If you’re a fan or enthusiast of aviation, if you’re curious about a unique story in American history, or you just want an enjoyable, leisurely read, this book would be high on that list.

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Book Review : Two Years Before the Mast

Posted by joeabbott on February 10, 2018

Two Years Before the Mast: A Personal NarrativeI put this book on my gift wish list not so much because I knew what I was getting, but exactly the opposite: I knew little to nothing beyond the title. I had an understanding that it dealt with the life aboard a sailing ship and assumed I’d learn a bit about ships, sailing, and the day in the life of a sailor.

While I knew very little about Two Years Before the Mast, that’s about all one need to know: it’s a fascinating story but slim on education.

In the early 1830’s, a Harvard College student with the appropriately weighty name Richard Henry Dana, Jr., took time off from his studies for heath reasons and chose to join a merchant marine voyage to the California coast. He signed aboard a ship, kept a diary, and for two years toiled aboard several vessels before returning to Boston. For a part of  that period he was actually working out of a hut on the California Coast, tending and treating hides in wait for shipment back to the East Coast.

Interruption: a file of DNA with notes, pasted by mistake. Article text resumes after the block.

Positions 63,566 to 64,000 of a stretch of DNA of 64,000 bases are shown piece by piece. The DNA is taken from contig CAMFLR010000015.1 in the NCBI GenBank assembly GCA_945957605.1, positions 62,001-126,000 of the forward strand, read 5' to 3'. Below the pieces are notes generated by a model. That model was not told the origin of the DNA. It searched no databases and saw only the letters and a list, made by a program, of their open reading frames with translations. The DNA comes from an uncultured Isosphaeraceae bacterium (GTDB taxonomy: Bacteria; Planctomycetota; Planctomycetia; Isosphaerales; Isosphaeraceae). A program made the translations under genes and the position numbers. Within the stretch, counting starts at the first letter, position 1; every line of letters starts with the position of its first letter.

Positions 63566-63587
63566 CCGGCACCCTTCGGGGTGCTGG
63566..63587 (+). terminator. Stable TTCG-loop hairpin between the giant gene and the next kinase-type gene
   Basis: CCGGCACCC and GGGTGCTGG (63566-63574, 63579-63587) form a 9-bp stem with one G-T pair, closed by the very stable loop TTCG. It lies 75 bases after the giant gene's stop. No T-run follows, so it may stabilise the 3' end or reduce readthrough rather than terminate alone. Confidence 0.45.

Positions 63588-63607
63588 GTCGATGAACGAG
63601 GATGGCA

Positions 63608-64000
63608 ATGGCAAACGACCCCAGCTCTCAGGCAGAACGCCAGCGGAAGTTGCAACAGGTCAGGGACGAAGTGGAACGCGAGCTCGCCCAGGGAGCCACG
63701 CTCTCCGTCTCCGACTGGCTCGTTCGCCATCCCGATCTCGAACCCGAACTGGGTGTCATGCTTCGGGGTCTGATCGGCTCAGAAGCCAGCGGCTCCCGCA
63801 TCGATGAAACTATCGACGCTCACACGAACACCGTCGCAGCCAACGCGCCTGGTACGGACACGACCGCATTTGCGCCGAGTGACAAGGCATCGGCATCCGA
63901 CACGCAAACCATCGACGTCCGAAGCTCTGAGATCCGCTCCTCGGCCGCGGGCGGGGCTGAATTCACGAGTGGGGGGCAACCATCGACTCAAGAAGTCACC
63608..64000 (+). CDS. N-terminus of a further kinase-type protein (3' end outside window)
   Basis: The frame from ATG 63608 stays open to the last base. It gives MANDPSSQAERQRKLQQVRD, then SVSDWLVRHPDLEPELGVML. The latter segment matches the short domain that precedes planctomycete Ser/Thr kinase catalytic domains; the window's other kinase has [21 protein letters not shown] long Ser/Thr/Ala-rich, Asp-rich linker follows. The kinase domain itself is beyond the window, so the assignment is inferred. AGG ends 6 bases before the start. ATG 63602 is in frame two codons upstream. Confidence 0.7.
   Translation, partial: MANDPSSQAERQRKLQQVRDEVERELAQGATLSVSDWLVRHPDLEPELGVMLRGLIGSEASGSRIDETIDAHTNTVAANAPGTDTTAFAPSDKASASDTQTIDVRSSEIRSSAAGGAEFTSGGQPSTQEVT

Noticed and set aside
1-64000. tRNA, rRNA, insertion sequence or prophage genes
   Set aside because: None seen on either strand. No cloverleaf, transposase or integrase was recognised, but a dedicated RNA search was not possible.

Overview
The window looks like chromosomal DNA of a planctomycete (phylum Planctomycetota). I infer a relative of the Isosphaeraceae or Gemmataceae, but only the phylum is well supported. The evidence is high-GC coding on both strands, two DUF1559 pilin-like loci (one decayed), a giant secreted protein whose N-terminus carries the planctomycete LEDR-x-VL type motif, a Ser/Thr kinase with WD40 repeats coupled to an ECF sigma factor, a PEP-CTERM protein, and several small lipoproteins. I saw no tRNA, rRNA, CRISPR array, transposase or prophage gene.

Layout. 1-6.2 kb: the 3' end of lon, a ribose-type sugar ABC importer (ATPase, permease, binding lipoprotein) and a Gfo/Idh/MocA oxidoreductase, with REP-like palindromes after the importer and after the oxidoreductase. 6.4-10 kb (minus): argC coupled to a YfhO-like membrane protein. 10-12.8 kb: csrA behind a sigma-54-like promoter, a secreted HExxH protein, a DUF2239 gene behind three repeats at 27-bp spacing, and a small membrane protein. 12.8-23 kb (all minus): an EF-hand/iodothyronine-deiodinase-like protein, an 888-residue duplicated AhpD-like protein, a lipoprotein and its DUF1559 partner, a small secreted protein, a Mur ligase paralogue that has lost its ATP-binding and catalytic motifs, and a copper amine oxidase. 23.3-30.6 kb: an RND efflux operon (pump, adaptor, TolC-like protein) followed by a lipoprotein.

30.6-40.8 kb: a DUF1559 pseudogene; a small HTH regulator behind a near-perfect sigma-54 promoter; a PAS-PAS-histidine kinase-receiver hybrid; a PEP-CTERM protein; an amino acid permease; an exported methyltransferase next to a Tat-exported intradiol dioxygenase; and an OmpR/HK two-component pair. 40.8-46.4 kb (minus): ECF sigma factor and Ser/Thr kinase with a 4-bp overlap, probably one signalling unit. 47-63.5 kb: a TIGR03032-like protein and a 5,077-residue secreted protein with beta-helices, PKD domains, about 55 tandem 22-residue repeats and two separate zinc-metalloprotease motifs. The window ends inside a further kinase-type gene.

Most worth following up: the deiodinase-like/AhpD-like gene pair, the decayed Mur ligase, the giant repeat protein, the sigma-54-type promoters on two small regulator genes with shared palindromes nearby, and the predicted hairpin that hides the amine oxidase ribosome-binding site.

While I’d hoped to understand sailing ships better, there’s precious little in the way of education for landlubbers on the difference between a spinnaker, a jib, the mainsail, or any other sail. Various ropes for manipulating the sails, terms for the different vessels (brigs, hermaphrodite brig, etc.) are never explained in the context of the story (there’s a slim line or two at the back of the book), and even the day-in-the-life details are picked up slowly, as if through osmosis, rather than have it explained. It’s not a bad education, but it’s a slow one.

At one point in the book, Dana gives a description of the eating arrangements; it was a rare moment in which he stopped the narrative and described exactly how something worked. He’d noted that various conceptions of sailors dining at a table was laughable, as the rolling sea would never allow such an arrangement. Instead, each sailor is allotted a “kid”, which I take to be a wooden box … the equivalent of an oversized bowl … into which their food was served.

A mess, consisting of six men, had a large wooden kid piled up with beefsteaks, cut thick, and fried in fat, with the grease poured over them. Around this we sat, attacking it with our jackknives and teeth and with the appetite of young lions, and sent back and empty kid to the galley.

He goes on to note they were in “perfect health”, which is in a bit of contradiction with several other passages citing various shipboard disease and a case or two of scurvy. But, for a gang of young men aboard a sailing ship, it’s easy to imagine they burned through all these calories and more.